Third Circuit Breathes New Life Into EEOC Enforcement Lawsuit

By Gerald L. Maatman, Jr., Elisabeth Bassani, and Danielle Dwyer

Duane Morris Takeaways:  On February 1, 2024, in EEOC v. Center One, LLC, Nos. 22-2943 & 22-2944 (3d Cir. Feb. 1, 2024), the Third Circuit held that a District Court erred when it granted summary judgment for an employer and dismissed a case brought by the U.S. Equal Employment Opportunity Commission (EEOC) on behalf of a Jewish employee who claimed he was forced to quit after his employer denied him time off for religious holidays.  The decision is a reminder of employers’ obligations to reasonably accommodate employees’ sincerely held religious beliefs, practices or observances.

Background Of The Case

The EEOC, on behalf of Demetrius Ford, alleged that Ford’s employer, Center One, discriminated against him based on his religion and constructively discharged him in violation of Title VII because it refused to accommodate his request for time off for high holidays.  Specifically, the EEOC asserted that Center One assigned Ford “demeritorious attendance points” because he missed work to observe Rosh Hashanah and subsequently refused to permit him time off for future high holidays without an “official” letter from his congregation attesting to his need to be absent.  Id. at 5. Center One also scheduled a meeting with Ford to discuss his attendance issues on Yom Kippur, despite acknowledging it knew it was a high holy day in Judaism.  Ford submitted an email exchange with a leader from a congregation in response to Center One’s request for documentation, but Center One told Ford that it needed something more “official.”  Id. Ford eventually tendered his resignation, explaining that he was not able to obtain an “official clergy letter.”  Id. at 6.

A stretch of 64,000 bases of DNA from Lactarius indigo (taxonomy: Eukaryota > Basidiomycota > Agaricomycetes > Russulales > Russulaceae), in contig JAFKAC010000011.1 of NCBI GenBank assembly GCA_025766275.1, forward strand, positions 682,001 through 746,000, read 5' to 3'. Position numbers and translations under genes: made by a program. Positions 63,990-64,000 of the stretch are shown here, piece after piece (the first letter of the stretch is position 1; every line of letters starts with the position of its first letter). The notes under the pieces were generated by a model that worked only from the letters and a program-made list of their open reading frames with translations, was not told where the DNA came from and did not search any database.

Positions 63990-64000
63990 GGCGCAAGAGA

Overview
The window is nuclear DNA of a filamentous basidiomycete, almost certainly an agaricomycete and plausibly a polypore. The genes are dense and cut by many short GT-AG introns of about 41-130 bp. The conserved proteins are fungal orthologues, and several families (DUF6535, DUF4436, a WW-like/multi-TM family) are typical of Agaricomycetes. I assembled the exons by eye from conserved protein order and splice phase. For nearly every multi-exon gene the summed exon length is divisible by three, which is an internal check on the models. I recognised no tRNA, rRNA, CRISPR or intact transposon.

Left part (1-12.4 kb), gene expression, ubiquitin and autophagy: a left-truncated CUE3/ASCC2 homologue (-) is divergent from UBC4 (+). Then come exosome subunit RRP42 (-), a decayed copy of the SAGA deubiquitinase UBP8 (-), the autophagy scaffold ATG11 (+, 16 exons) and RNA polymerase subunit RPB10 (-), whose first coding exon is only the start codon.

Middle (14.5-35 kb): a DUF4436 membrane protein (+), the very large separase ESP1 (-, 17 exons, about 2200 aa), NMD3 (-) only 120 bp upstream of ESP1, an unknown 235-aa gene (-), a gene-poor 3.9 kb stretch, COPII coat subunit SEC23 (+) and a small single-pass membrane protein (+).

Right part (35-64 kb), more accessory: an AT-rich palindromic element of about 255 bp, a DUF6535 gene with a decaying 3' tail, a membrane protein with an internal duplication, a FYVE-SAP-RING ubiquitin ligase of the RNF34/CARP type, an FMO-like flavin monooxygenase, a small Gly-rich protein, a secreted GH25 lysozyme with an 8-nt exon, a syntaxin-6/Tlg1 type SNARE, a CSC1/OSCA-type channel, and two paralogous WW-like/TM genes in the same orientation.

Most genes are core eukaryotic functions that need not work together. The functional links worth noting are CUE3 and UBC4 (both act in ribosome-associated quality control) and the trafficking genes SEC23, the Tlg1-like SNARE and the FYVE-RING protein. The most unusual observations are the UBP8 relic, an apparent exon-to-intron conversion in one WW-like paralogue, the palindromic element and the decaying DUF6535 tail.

The District Court granted summary judgment to Center One, holding that a mere accrual of attendance points for missing work did not constitute an adverse employment action, and that Ford was not constructively discharged.

The Third Circuit’s Ruling

On appeal, the Third Circuit unanimously vacated the District Court’s ruling and remanded for further proceedings. It held that the EEOC and Ford presented enough evidence for a jury to decide if Ford was constructively discharged.  Notably, the Third Circuit agreed with the District Court in finding that accruing attendance points — without any other changes to the compensation, terms, conditions, or privileges of employment — did not constitute an adverse employment action.

But, because there was no dispute that Center One required Ford to work on Rosh Hashanah and Yom Kippur and that Center One asked Ford for an “official” letter from his congregation attesting to his need to take off on high holidays, the Third Circuit opined that a jury could find that Center One’s conduct created an intolerable work environment.  It specifically noted that a requirement for “official clergy verification was at odds with the EEOC’s Guidance on religious discrimination, as well as our precedent.” Id. at 8. The Third Circuit also cautioned that “[t]he doctrine of constructive discharge does not require an employee who is seeking religious accommodation to either violate the tenets of his faith or suffer the indignity and emotional discomfort of awaiting his inevitable termination.” Id.

Implications For Employers

The ruling in EEOC v. Center One LLC reminds employers that they need to reasonably accommodate an employee’s sincerely held religious beliefs, practices, or observances.  Such accommodations are required unless an employer can show that the accommodation would create an undue hardship.  The decison also cautions employers that while they can request documentation in support of an accommodation, they cannot require an official letter from a clergy member, spiritual leader, or other congregant.

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The opinions expressed on this blog are those of the author and are not to be construed as legal advice.

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